If all we did was sit and stare out the window all weekend, it would have been worth the money. We went to town for some groceries and found a little supermarket full of interesting taxidermy which included - if I remember correctly - a fox with sunglasses and a coyote with elongated fangs. We got some eggs and biscuits and hot links, then went back home for grilled dogs washed down with chocolate cake and Whispering Meadows' In the Mood. Healthy, no. But spoiled, yes we were!

The next day we drove down to the Ouachita National Forest Recreation Area to hike the Old Military Road Trail. It's 13 miles long, and travels 800 feet up Winding Stair Mountain to Talimena Drive Trail Head. From there it's all downhill. It was a nice hike - it went across little streams and creeks, through pine forest the entire way (and it was nice to see so much green in the winter). There were occassional glimpses through the woods of looming mountainsides and far-off views, and as we neared Talimena Drive we reached the old 1830s military road for which the hiking trail was named.
THE Military Road. See it?

In a clearing with the mountains far in the background.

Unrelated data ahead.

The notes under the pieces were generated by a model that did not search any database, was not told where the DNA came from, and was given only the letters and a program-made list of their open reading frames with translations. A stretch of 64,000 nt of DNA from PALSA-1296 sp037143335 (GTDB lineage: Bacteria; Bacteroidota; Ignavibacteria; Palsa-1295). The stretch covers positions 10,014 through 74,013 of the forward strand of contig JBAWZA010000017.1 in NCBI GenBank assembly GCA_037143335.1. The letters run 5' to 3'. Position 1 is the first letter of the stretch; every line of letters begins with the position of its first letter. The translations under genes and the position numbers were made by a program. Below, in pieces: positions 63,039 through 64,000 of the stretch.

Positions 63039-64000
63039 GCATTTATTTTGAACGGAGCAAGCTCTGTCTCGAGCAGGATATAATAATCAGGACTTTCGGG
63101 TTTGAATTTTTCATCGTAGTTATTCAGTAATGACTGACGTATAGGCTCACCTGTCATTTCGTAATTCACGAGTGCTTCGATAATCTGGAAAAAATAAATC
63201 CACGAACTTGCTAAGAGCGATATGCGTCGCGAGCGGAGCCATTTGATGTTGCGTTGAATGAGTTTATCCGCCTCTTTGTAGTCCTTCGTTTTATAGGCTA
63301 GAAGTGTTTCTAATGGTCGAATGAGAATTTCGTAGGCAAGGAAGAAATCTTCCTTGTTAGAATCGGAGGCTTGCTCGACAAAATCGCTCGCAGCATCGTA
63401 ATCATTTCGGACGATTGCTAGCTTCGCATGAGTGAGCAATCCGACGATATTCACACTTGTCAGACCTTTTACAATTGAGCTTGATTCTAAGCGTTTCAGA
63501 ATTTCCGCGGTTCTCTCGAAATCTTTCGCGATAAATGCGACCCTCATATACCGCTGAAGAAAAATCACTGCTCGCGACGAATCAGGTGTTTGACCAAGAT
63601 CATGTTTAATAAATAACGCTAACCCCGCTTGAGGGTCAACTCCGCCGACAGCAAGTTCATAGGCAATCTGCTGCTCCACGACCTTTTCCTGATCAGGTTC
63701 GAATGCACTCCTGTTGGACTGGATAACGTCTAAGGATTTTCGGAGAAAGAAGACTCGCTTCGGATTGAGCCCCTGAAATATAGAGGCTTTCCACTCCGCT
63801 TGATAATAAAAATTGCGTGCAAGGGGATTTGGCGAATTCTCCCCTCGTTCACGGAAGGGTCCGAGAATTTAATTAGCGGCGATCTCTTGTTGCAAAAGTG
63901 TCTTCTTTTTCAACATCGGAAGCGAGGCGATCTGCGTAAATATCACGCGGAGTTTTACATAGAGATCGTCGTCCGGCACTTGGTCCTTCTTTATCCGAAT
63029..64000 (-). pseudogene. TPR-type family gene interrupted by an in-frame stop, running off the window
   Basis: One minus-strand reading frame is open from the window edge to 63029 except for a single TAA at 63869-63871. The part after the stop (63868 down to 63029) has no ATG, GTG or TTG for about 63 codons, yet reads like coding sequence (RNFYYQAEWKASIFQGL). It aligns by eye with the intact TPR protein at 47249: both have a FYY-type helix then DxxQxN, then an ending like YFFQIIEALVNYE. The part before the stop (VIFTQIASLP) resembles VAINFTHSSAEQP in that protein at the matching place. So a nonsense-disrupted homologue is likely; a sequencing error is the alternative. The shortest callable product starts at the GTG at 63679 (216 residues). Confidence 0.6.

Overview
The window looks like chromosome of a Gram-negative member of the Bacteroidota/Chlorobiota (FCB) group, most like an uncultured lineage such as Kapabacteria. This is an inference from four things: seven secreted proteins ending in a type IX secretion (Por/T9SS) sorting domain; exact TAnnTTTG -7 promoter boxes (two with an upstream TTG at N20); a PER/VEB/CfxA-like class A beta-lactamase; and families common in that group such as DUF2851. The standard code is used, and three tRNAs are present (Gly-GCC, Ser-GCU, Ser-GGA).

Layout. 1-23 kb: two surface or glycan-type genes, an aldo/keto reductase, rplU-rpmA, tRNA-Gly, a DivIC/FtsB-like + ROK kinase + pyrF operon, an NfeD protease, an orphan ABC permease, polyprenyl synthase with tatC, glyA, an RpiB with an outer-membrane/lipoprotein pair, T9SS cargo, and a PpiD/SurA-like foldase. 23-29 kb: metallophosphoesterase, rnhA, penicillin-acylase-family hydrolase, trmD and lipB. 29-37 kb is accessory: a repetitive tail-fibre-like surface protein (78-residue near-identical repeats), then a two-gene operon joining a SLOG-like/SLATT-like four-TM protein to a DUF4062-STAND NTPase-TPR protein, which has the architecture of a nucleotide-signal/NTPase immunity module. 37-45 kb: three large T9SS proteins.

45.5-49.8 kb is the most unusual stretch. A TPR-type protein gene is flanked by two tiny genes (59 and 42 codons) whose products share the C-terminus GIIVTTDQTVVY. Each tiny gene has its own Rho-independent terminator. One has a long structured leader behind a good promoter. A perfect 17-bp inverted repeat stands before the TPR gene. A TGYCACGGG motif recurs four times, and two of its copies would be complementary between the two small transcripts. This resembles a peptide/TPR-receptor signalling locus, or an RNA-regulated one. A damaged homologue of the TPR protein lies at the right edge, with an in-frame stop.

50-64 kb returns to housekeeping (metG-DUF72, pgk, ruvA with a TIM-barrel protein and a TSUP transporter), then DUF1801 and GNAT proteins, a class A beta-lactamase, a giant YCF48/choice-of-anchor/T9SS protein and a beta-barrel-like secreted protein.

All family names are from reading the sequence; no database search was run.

We picnicked on Talimena Drive and then bustled back just in time to make it to the car before sundown. And - my friends - I am not too man to admit that the hike kicked my booty a little more than I anticipated. But finish it we did. And to celebrate we did a little driving along Talimena, enjoying the overlooks, and made it back to the cabin by sunset to enjoy our view and have s'mores. 
From Talimena Drive

From Talimena Drive

Sunday was less eventful, as we were both kinda tired and sore from our grand hiking adventure on the Old Military Road Trail. We made eggs and biscuits, packed up and drove around Lake Wister, getting in and out to explore as needs required. :)
We thought Lake Wister Dam looked a little like Gotham Jail...

Last view of Wister!